A Game of Cat and Mouth

Designer: Uncredited

Artist: Uncredited

Publisher: Exploding Kittens

Sigh….more cats and kittens. Can we please have a lion? (Photo credits: Tronin@BGG)

I have railed against two games vehemently and vilely over the years: Cards Against Humanity and Exploding Kittens. I flat out refuse to play these two games, and will even go as far as bad mouthing these games to ensure no one else plays it. I can never understand the popularity of these two games with the mass market. Never. Imagine my shock when my daughter received this Exploding Kitten spin-off game as a Christmas gift from an unsuspecting family member. My first reaction was to recoil in horror. A combination of dexterity and Exploding Kitten-themed game? Please, just put me out of misery. Then I decided to humor my 8-year old and ended up having to eat crow. The game is decent as far as dexterity game goes….perhaps even going as far as saying it is a good dexterity game.

It is not that I dislike dexterity games, but the crowd for the game just isn’t there. Moreover, I think among all types of games I have played, the skill gap between players for a dexterity game is always highest. I do not know why. In addition, I also frequently don’t have the space to accommodate a table hog and to make things worse, my table has two slits in a center for expansions. This means that any flat surface will have a very slight bump in the middle that is not noticeable…. until you play a game that requires flicking discs. Right. Then all hell breaks loose. Plus games that builds up vertically and then come crashing down are usually not very well received by my daughter and partner. Again, for reasons unknown. I guess the whole crashing down thing and the noise isn’t pleasant even though you know it’s coming. So, Villa Paletti, Menara, Jenga, Hamsterolle, Bamboleo, Animal Upon Animal have either left our collection or languish in some dark corner of our home, never to be spoken of again.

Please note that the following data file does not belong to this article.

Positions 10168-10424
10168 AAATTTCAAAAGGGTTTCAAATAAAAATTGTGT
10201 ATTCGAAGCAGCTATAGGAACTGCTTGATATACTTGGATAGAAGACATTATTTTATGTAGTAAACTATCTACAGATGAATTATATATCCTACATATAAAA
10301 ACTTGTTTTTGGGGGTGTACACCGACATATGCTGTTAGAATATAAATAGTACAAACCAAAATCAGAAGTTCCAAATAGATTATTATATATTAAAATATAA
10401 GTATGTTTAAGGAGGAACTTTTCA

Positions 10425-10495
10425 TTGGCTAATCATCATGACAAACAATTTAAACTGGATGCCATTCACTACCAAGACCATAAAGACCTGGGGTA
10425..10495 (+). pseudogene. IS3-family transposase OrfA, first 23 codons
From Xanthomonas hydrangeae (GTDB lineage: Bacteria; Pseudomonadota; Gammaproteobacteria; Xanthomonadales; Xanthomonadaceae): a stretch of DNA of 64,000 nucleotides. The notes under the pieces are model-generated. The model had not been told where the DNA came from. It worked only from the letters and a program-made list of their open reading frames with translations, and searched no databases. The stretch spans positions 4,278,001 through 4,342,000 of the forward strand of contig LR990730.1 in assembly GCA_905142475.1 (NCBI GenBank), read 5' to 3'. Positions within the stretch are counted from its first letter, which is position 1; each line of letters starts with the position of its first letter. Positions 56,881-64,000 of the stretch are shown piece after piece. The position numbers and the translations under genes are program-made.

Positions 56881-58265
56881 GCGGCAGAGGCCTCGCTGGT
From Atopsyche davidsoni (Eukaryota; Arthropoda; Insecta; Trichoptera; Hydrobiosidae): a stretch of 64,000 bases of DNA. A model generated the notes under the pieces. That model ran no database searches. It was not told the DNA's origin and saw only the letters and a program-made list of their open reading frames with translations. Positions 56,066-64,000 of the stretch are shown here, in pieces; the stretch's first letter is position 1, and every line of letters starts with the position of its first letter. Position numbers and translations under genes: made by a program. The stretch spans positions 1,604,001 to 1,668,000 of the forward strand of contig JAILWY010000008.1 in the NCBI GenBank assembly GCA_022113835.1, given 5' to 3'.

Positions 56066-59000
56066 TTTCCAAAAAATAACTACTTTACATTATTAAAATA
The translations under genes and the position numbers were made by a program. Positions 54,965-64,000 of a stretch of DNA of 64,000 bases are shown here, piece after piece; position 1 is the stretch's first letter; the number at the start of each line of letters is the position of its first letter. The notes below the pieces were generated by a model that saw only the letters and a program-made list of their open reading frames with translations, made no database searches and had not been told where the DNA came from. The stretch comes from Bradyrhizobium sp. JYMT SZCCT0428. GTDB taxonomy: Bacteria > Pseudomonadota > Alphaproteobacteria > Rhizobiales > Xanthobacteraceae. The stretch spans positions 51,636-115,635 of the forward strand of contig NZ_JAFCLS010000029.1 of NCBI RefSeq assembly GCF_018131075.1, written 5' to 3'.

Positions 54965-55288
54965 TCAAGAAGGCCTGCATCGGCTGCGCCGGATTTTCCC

Right, enough preamble here. Back to A Game of Cat and Mouth. OK, this one is actually fun. It is a two player shooter where each player has a catapult on their end of the board, shooting rubber balls across a wall with a hole simultaneously. As you can imagine, the hole is shaped like a cat’s mouth. The objective here is to shoot all of your balls, which you start with four, across your opponents side of the board to win the round and score one point. Score five points and win the game. To make things interesting, three white balls are placed precariously in the mouth of the cat and is easily dislodged when the yellow balls fly across the mouth and knock them over. If the white balls are dislodged, then they just become part of the pool of balls in play and a new victory condition comes into play: you need to put all three white balls on your opponents side to win regardless of how the yellow ones are distributed. Easier said than done since the whites are hard to target.

Now, apart from the yellow and white balls, there is a single black ball that is lodge in a crevice where the nose of the cat should be. Hitting and dislodging the ball is hard as the crevice is small and the ball is wedged snugly in it. However, a lucky and forceful hit by your catapult can dislodge the booger (or so we call it) and win you an instant victory. That’s right folks – even if you are way behind, hitting the booger will allow you to win the round. A nasty little come from behind victory condition necessary for these type of dexterity games. Everybody loves a comeback.